Monday, December 17, 2007

Seeing The Blow

Last Saturday, after swinging by the ever more upscale bourgeoisie Portland International Airport to pick up a friend, I found myself at the Doug Fir Lounge for a show.

This was planned, of course - said friend wanted to go, and who am I to disagree to a visit to the wonderfully retro Doug Fir/Jupiter Hotel? (Where it's rumored that the item found on your pillow is not a mint but a condom - hilarious!)

We were there to see The Blow, an act that's been around for most of the decade in one form or another ( she was formerly Get the Hell Out of the Way of the Volcano).

While The Blow is normally the nom de plume of Khaela Maricich alone, her latest work has been a pop-oriented collaboration with Jona Brechtolt. The result - as evidenced by the show - was absolutely & entrancingly stunning.

I should have known something was up when, following the equipment takedown from the previous band (local metal-ish group named Swan Island), there was nothing but a mic and stand set up on the stage. I guessed that it would be one woman with a guitar.

I was wrong - she came out with nothing but a bottle of water in her hands. She set it down, stood in front of the mic for a second, then, without any announcement or music except the beat of her two fingers tapping the mic, she began to sing "True Affection," the song she would later close the show with.

I was instantly hooked - I knew right away that I was going to love the show.

A side note: I saw The Blow way back in 2002 or 2003 at Eugene's W.O.W. Hall with just her voice and a guitar, and she was the first person I'd ever complimented after a show. There was something I found compelling, even then.

Between songs, Maricich would stop and talk to the audience, throwing up a monologue that seemed part planned and part spontaneous. She led the audience through a twisted tale of the inner landscape of her head, her learning about love and life, her motivation for songwriting and her therapist's advice. It was amazing - every song was a step in her road to finding love, covering the mistakes she made along the way and the happy ending.

At the end of the show, she sang "Parentheses" about her partner, Michelle, who was working the sound (each song was sung to a pre-made track of dance/pop stuff). Then she sang "True Affection" again, this time with music.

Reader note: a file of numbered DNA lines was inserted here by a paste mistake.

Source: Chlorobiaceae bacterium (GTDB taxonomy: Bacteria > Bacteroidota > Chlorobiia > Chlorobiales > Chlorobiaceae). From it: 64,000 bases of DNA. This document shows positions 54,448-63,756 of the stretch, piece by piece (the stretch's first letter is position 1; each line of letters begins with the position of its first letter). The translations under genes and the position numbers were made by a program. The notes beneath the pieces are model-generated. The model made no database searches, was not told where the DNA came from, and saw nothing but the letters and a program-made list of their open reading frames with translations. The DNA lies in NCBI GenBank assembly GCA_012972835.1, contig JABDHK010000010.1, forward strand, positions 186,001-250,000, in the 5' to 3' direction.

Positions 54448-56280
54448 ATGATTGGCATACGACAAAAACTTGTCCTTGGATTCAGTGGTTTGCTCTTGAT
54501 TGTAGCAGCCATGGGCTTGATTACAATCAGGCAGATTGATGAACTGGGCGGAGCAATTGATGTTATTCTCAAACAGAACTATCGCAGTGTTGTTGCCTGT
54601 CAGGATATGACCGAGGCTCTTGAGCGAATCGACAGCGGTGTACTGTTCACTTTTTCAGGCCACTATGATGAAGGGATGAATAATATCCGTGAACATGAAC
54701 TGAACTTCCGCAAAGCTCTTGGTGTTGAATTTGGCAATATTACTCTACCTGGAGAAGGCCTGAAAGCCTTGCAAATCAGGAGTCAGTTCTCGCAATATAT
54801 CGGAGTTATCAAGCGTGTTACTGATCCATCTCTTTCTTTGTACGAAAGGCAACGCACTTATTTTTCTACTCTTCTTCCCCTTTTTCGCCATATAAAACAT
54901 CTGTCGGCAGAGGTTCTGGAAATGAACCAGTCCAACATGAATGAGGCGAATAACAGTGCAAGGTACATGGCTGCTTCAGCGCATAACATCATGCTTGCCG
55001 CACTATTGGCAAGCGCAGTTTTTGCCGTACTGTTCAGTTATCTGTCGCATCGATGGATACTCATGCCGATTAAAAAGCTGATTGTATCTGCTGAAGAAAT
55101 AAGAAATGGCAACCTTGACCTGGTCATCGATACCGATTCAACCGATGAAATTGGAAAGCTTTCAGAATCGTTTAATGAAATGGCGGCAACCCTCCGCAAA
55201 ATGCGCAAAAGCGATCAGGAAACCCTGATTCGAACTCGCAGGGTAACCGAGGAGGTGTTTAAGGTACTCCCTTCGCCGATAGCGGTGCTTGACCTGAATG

I can't describe how engaging she was as a performer - she took me (and, I suspect, the rest of the audience) out of our heads and into hers for over an hour.

Her work was incredibly self-aware and postmodern, witty with a brutal honesty, and from a place so DIY that doing it any other way would be impossible to fathom. She managed to craft a coherent performance that spoke (to me, at least) to the anxieties of finding love in a world filled with anomie.

I'd had a relatively stressful week for a variety of reasons, and along with a fabulous dinner on Friday, the show did a great job of letting me relax and let a bunch of stuff go (albeit temporarily, it turns out).

If you're ever in Portland and you see that The Blow is playing (and you don't mind being a bit introspective), grab a ticket. It's a moving experience.

Oh, and she is one hell of a dancer. Go figure.


Chase said...

Interesting. I saw the Blow a while back, and it didn't click. Yet, I have since gotten an album and am giving it a second chance. It is funny what music hits and sticks and what has to be given some time to infest... maybe in a few listens.

Dennis said...

Her album work is very underwhelming in comparison with her live shows - and I've seen the live shows first before listening to the albums both times.

I think part of the reason was the monologues - I got so much more into the songs that way than I would have by merely listening to them.

The other part is that her instrumental pieces always seems so underdeveloped.

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